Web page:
26 This unsafe Elio contraption would have failed if gas prices were $4, $8, or $10, which they sure are in Europe. Ask why a similar vehicle did not make it over there. The problem is that MPG is a poor way to measure fuel efficiency, because when you become better, the MPG looks astronomical, but actually is not a big deal. So if you drive an Elio and do get the 88 or whatever MPG they claim for it, or, much wiser, if you drive a 2014 Merc E class diesel with its unreal 435 MPG Hwy, and that from an ultra-safe, luxurious 5 seater family car with a huge trunk, which looks like a million bucks inside and outside, and which you can ALSO get for a similar amount (no more than $15k), the savings in gas $ are NOT as huge as they seem! The correct way is to measure Efficiency in Gallons per mile, or liters per 100 km, and then the more fuel efficient vehicles are not as impressive.

  31. Larry D. Says:

    30 correction I meant its unreal 45, not.. 435, MPG HWY, for the 2014 E Bluetec diesel, in CR tests.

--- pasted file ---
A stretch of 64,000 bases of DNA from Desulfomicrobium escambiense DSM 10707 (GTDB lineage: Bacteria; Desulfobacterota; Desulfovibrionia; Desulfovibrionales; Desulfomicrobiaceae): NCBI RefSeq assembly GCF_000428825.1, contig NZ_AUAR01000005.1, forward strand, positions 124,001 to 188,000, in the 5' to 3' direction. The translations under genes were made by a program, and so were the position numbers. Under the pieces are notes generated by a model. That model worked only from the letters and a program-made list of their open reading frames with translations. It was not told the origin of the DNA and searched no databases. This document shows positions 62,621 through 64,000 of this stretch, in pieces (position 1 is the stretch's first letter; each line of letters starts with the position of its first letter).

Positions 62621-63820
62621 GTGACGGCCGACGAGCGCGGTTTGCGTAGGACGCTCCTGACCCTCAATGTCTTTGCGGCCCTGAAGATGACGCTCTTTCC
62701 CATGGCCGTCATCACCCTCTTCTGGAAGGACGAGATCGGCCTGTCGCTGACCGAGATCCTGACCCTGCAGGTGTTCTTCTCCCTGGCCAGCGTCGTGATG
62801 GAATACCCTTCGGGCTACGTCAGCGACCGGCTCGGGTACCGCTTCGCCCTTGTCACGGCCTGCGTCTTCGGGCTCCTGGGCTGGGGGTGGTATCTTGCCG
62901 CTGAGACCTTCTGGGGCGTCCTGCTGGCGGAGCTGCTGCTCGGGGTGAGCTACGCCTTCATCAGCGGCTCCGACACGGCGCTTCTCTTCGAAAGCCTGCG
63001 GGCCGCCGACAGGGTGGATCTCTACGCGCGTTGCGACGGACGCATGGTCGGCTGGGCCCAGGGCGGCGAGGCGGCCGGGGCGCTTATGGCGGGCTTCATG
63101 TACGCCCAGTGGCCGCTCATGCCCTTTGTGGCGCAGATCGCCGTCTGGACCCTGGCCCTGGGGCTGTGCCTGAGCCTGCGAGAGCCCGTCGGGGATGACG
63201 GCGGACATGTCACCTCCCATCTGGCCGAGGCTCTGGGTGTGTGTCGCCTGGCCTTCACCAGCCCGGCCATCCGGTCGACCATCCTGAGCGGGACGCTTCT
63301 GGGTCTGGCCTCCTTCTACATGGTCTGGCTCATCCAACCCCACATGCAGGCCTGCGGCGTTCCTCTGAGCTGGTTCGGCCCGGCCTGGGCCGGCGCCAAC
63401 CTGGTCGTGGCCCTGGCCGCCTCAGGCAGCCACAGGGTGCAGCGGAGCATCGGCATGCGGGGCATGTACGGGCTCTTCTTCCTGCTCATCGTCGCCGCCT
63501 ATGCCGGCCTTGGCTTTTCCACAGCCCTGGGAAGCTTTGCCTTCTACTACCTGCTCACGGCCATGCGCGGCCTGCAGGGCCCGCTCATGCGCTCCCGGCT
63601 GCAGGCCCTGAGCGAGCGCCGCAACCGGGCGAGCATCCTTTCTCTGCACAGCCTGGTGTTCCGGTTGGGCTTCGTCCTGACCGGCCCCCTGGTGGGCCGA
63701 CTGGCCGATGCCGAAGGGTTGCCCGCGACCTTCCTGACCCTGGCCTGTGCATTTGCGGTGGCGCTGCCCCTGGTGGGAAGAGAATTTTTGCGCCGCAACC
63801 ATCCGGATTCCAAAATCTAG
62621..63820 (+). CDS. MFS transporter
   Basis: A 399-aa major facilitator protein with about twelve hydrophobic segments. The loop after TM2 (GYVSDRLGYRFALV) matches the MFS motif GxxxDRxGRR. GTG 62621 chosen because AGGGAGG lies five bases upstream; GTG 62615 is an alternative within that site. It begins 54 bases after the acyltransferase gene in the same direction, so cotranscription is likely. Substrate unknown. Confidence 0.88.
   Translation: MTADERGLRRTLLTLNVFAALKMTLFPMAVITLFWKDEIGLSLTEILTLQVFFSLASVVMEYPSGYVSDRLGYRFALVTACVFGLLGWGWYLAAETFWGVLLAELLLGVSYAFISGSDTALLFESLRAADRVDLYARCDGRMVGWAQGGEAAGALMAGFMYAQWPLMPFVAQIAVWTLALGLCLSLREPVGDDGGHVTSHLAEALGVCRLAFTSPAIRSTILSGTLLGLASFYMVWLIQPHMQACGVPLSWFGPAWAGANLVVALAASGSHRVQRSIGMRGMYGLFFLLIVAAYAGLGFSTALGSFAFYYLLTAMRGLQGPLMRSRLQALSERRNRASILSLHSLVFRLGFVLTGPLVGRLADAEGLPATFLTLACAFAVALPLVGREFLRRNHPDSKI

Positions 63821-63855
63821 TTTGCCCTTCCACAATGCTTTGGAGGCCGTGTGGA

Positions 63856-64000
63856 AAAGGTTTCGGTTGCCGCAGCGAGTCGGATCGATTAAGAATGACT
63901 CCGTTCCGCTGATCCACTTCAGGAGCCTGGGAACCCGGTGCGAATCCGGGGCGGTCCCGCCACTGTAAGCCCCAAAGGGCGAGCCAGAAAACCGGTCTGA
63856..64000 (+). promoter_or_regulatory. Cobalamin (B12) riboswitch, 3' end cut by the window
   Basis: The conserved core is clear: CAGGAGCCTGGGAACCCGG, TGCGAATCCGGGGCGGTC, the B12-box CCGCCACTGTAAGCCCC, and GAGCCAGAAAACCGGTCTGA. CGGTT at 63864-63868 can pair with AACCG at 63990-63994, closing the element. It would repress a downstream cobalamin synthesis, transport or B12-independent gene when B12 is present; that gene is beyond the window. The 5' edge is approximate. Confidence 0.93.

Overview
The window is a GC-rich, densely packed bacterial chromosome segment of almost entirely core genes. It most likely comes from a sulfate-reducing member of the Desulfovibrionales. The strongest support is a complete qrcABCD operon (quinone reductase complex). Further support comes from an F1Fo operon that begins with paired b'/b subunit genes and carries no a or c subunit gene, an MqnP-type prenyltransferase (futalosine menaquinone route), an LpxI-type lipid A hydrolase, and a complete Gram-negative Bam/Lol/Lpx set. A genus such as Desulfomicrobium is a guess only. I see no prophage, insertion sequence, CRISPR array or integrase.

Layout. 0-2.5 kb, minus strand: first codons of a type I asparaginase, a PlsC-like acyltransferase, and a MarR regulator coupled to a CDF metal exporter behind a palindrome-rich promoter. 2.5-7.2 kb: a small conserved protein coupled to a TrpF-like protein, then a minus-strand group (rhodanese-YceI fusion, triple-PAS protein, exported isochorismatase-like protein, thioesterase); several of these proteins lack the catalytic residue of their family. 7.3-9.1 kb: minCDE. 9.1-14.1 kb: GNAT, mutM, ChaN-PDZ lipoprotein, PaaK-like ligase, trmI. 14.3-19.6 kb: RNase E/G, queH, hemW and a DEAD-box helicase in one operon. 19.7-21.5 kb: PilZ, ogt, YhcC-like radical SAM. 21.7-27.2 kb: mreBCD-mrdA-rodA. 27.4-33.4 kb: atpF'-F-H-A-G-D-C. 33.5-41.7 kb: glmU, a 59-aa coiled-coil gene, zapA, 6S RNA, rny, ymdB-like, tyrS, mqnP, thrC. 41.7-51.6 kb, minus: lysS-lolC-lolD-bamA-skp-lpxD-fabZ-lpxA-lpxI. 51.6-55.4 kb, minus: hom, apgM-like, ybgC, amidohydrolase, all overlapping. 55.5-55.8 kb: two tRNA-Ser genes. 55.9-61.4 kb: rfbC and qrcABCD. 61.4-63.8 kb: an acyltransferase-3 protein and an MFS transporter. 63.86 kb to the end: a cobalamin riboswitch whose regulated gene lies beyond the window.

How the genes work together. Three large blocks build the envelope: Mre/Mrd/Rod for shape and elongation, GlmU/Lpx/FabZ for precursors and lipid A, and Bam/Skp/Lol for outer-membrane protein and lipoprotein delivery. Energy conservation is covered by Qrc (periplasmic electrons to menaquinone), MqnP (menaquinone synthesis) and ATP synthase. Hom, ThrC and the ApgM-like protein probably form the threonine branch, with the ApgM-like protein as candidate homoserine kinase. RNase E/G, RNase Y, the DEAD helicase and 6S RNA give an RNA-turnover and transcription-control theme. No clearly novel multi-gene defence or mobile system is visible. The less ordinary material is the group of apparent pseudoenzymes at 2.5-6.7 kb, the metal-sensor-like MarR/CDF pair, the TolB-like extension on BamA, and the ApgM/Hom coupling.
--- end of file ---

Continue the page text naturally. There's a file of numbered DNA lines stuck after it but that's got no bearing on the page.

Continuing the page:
Sean, John, how difficult would it be to adjust this comment page so we can edit our posts before they are published, as we are able to do in all the other forums on the Web?

  32. Kit Gerhart Says:

    29 Yep, comparing diesels and hybrids is the ultimate case of EPA mpg numbers not being good for comparison. My 2004 Jetta TDI wagon, and 2010 Prius got very similar real world highway mpg, and the Jetta got within about about 20% of the Prius for my version of mixed/city driving. The EPA numbers don’t reflect that.

    Of course, actual operating cost was much higher for the Jetta, because diesel fuel cost 30-40% more than gas for most of the time I had the VW.

  33. Kit Gerhart Says:

    31, CR got 35 highway, and 24 city for your car. It’s not 45, but still great for a car like that, and it turned a decent 8 second 0-60 time.

  34. Larry D. Says: